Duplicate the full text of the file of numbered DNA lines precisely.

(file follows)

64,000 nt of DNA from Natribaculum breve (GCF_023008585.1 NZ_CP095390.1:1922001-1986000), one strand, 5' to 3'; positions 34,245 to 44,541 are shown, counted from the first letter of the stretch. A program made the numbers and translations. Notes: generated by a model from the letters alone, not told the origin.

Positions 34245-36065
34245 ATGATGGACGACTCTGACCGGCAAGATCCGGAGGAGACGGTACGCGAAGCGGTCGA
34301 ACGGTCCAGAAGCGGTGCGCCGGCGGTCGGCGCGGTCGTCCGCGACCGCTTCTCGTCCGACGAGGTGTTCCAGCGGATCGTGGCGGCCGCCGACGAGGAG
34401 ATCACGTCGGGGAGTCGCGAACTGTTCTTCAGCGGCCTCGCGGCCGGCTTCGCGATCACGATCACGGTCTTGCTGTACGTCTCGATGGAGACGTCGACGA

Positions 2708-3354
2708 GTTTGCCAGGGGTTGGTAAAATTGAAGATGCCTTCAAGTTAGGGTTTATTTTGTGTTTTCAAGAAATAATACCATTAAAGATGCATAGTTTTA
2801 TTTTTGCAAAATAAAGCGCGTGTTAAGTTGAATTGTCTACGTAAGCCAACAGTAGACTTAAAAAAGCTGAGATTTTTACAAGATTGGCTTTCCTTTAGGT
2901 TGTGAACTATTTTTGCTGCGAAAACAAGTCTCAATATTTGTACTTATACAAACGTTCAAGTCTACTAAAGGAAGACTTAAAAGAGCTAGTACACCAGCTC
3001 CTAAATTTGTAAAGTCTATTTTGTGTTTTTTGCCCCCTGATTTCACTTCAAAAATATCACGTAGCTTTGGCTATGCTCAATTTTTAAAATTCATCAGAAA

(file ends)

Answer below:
64,000 nt of DNA from Natribaculum breve (GCF_023008585.1 NZ_CP095390.1:1922001-1986000), one strand, 5' to 3'; positions 34,245 to 44,541 are shown, counted from the first letter of the stretch. A program made the numbers and translations. Notes: generated by a model from the letters alone, not told the origin.

Positions 34245-36065
34245 ATGATGGACGACTCTGACCGGCAAGATCCGGAGGAGACGGTACGCGAAGCGGTCGA
34301 ACGGTCCAGAAGCGGTGCGCCGGCGGTCGGCGCGGTCGTCCGCGACCGCTTCTCGTCCGACGAGGTGTTCCAGCGGATCGTGGCGGCCGCCGACGAGGAG
34401 ATCACGTCGGGGAGTCGCGAACTGTTCTTCAGCGGCCTCGCGGCCGGCTTCGCGATCACGATCACGGTCTTGCTGTACGTCTCGATGGAGACGTCGACGA

Positions 2708-3354
2708 GTTTGCCAGGGGTTGGTAAAATTGAAGATGCCTTCAAGTTAGGGTTTATTTTGTGTTTTCAAGAAATAATACCATTAAAGATGCATAGTTTTA
2801 TTTTTGCAAAATAAAGCGCGTGTTAAGTTGAATTGTCTACGTAAGCCAACAGTAGACTTAAAAAAGCTGAGATTTTTACAAGATTGGCTTTCCTTTAGGT
2901 TGTGAACTATTTTTGCTGCGAAAACAAGTCTCAATATTTGTACTTATACAAACGTTCAAGTCTACTAAAGGAAGACTTAAAAGAGCTAGTACACCAGCTC
3001 CTAAATTTGTAAAGTCTATTTTGTGTTTTTTGCCCCCTGATTTCACTTCAAAAATATCACGTAGCTTTGGCTATGCTCAATTTTTAAAATTCATCAGAAA